Blood for the determination of Ca2+and Mg2+ was collected following the recommendations of Boink et al,23 with venous samples for the immediate measurement of Ca2+ (reference range 1.1–1.3 mmol/l), Mg2+ (reference range 0.53–0.67 mmol/l), and pH (by AVL 988–4 analyser) collected into dry heparin tubes. There was no correction made for temperature. Arterial blood gas analysis was also undertaken in each patient. Venous blood was also collected for later measurement of PTH, IL6, IL1, and TNFα by quantitative sandwich enzyme immunoassay technique (Quantikine, R&D systems). Serial serum samples were collected throughout the rewarming phase (at +1°C increments) and at 24 hours.
Venous samples for later routine laboratory measurement of urea and electrolytes, thyroid function tests, cardiac enzymes, amylase, and full blood count were collected into serum gel and EDTA tubes as appropriate. All patients had 12 lead electrocardiograms (ECG) at presentation and at 24 hours.
Standard least squares regression was used, and significance was assessed using the correlation coefficient (r). Regression coefficients were compared using a t test.24
Over an eight month period, four men and four women with a mean age of 74.3 years (range 45–85) were included in the study. A variety of medical conditions were associated with the presentation of accidental hypothermia, namely pneumonia, urinary tract infection, drug overdose, epilepsy, and ischaemic heart disease.
Four patients presented with moderate (28°C–32°C) and the remainder with mild hypothermia (32°C–35°C). All patients with moderate hypothermia were aged 84 years or over and died within seven days of admission. Those with mild hypothermia were all aged less than 84 years and survived to discharge (table 1).
The mean rate of initial re-warming was 0.78°C/hour with a range of 0.4–1.5°C/hour. All patients responded to treatment with an increase in core temperature over time (fig 1). Patients received normal maintenance fluid in the form of crystalloids during the initial 24 hour study period, with the maximum fluid given being two litres (range 1–2 litres). Seven patients had abnormal ECG at presentation, two with classic J waves and five with atrial fibrillation (rates between 50–120). No patient received antiarrhythmia drug therapy. Of the patients with atrial fibrillation one reverted spontaneously to sinus rhythm, and two to a normal pulse rate. There was no significant change in plasma potassium concentration in any patient during the 24 hour study period despite changes in acid-base balance. All patients except one had increased plasma creatine kinase concentrations on admission and two patients had increased amylase levels (see table 2 for baseline biochemistry).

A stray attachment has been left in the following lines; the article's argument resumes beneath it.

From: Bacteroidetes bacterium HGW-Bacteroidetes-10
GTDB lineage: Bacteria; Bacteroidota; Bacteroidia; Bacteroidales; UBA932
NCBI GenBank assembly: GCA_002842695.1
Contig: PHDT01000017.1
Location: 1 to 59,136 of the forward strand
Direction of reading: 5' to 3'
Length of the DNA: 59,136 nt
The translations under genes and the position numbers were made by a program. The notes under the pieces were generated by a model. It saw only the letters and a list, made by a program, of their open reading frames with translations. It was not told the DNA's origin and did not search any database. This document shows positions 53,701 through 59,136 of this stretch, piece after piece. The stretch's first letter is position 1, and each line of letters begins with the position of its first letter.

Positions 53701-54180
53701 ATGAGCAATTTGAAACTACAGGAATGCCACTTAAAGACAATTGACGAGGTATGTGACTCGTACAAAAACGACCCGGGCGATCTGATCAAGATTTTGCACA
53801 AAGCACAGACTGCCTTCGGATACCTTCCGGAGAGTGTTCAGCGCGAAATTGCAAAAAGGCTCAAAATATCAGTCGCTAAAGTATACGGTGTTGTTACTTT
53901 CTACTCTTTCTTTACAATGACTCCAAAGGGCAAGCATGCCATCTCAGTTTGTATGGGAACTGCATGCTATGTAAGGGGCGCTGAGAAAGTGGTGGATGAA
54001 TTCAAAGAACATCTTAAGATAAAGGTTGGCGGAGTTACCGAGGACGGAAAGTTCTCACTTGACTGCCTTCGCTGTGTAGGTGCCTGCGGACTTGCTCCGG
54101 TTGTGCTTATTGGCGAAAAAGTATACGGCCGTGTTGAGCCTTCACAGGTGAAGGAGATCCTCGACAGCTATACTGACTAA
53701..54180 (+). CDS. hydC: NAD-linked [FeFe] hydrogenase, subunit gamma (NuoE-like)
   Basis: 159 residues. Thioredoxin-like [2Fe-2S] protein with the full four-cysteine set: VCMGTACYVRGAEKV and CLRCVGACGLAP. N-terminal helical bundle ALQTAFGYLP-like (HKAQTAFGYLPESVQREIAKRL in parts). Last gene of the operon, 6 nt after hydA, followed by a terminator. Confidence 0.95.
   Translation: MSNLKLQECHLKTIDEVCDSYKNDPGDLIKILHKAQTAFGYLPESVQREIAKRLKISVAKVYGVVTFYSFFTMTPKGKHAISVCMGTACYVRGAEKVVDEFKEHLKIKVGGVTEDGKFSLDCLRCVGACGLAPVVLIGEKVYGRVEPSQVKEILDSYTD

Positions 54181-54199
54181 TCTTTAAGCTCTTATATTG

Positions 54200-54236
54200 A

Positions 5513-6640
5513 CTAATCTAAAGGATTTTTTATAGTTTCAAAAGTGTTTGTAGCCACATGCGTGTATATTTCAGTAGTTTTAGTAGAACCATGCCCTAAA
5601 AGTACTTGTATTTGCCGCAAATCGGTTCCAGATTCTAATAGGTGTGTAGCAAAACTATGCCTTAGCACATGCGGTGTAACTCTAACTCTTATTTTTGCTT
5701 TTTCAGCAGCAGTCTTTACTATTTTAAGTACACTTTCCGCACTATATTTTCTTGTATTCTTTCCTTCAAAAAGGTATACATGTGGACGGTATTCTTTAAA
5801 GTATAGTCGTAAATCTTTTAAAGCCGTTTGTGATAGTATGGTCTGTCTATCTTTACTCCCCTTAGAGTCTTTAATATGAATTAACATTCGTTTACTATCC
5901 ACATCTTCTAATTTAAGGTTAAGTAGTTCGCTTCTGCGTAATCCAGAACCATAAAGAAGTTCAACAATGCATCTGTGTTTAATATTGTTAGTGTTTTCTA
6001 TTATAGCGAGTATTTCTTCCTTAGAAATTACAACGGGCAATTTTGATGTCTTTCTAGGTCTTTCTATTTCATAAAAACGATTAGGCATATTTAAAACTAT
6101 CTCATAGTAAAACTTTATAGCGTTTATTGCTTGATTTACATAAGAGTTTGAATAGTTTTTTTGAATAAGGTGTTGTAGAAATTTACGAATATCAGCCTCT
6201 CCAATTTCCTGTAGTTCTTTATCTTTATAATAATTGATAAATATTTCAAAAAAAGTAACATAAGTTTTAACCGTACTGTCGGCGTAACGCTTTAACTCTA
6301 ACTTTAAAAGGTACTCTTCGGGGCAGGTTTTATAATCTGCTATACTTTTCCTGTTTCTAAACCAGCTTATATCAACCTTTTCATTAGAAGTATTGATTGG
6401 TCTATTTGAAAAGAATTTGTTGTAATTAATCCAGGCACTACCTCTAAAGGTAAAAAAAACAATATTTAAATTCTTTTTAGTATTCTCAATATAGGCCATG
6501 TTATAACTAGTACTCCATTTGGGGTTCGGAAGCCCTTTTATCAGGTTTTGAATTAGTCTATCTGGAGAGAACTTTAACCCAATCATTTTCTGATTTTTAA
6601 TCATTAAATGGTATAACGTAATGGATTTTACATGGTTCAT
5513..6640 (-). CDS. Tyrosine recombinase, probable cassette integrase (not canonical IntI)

Figure 2 shows that rewarming to 32°C had no significant effect on the presenting acidosis (p=0.1740); above 32°C pH increased with temperature (p<0.0001). Arterial blood gas analysis showed all patients exhibited a metabolic acidosis at presentation.
Figures 3 and 4 show a negative correlation between pH and Ca2+ (p=0.0005) and Mg2+ (p=0.0488) below 32°C, above this temperature the relation was significant only for Ca2+ (p=0.0494). Overall there was a reduction in Ca2+and Mg2+ with increasing pH.
PTH and ionised calcium correlated positively (p=0.0041) and negatively (p=0.0039) in moderate and mild hypothermia respectively (fig 5). IL6 and Ca2+ also correlated positively (p=0.0039) and negatively (p=0.0018) when presentation temperature was below and above 32°C respectively (fig 5). IL6 and PTH correlated positively (p=0.0001) (fig 6). IL1 and TNFα did not correlate with Ca2+, although TNFα did correlate negatively with increasing temperature (p=0.0008) (fig 7).
The underlying metabolic and inflammatory mechanisms associated with poor outcome in accidental hypothermia are poorly understood. It has been suggested that too rapid rewarming produces “re-perfusion” type injuries,6,25 while deliberate hypothermia may have a protective effect on hypoxic tissues,27 suggesting that there may be an optimal rewarming strategy balancing these two effects.
This study concurs with previous observations illustrating the high mortality associated with accidental hypothermia.22 Patients who presented with moderate hypothermia (temperatures <32°C), coincident with age 84 years or over, died. Previous studies have shown that the elderly cope poorly with rapid rewarming, leading to the suggestion that slow spontaneous rewarming may be tolerated better.27,28